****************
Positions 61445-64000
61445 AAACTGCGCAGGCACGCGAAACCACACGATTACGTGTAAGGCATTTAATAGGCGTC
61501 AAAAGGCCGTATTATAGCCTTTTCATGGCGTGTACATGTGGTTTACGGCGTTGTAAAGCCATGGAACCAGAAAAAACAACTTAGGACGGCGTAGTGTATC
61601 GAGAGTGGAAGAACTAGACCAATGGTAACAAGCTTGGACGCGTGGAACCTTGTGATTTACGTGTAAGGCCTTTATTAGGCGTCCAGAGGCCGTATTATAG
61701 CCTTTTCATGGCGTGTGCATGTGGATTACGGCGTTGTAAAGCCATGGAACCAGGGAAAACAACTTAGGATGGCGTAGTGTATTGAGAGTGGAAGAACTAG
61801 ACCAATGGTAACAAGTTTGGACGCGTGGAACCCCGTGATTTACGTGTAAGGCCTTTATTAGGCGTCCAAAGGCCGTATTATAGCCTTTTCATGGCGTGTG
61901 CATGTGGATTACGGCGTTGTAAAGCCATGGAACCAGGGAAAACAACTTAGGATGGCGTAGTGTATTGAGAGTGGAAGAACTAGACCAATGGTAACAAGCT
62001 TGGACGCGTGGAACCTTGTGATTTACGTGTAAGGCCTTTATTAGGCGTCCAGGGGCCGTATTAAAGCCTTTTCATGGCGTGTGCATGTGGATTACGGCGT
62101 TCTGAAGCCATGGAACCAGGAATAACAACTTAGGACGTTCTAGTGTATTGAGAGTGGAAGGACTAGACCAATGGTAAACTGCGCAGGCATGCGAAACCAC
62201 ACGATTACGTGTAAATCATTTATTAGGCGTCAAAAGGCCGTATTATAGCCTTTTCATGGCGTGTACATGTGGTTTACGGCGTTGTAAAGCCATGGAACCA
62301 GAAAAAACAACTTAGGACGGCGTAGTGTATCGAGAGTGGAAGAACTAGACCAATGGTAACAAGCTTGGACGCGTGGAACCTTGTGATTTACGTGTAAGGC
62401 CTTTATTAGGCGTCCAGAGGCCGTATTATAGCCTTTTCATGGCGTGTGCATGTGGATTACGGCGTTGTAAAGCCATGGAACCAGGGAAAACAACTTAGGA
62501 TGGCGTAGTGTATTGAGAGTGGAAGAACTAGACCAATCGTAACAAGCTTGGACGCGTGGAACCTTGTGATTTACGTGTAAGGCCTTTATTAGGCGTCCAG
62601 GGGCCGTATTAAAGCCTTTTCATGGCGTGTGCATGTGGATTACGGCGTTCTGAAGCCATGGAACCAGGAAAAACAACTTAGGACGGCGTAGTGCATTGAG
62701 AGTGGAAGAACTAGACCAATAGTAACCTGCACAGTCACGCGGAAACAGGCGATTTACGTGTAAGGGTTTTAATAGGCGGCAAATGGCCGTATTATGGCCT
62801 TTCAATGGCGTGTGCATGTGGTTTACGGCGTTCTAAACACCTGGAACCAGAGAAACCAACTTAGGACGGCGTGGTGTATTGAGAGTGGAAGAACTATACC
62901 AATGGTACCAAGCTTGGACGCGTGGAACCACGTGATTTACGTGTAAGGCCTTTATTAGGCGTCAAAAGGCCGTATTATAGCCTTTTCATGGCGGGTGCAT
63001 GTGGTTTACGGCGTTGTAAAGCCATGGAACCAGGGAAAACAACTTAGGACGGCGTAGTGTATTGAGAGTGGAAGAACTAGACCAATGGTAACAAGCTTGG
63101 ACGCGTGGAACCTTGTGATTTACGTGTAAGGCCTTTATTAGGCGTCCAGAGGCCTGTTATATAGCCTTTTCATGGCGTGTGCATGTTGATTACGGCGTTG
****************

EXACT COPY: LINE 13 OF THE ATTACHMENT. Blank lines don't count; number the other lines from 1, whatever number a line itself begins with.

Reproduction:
62501 TGGCGTAGTGTATTGAGAGTGGAAGAACTAGACCAATCGTAACAAGCTTGGACGCGTGGAACCTTGTGATTTACGTGTAAGGCCTTTATTAGGCGTCCAG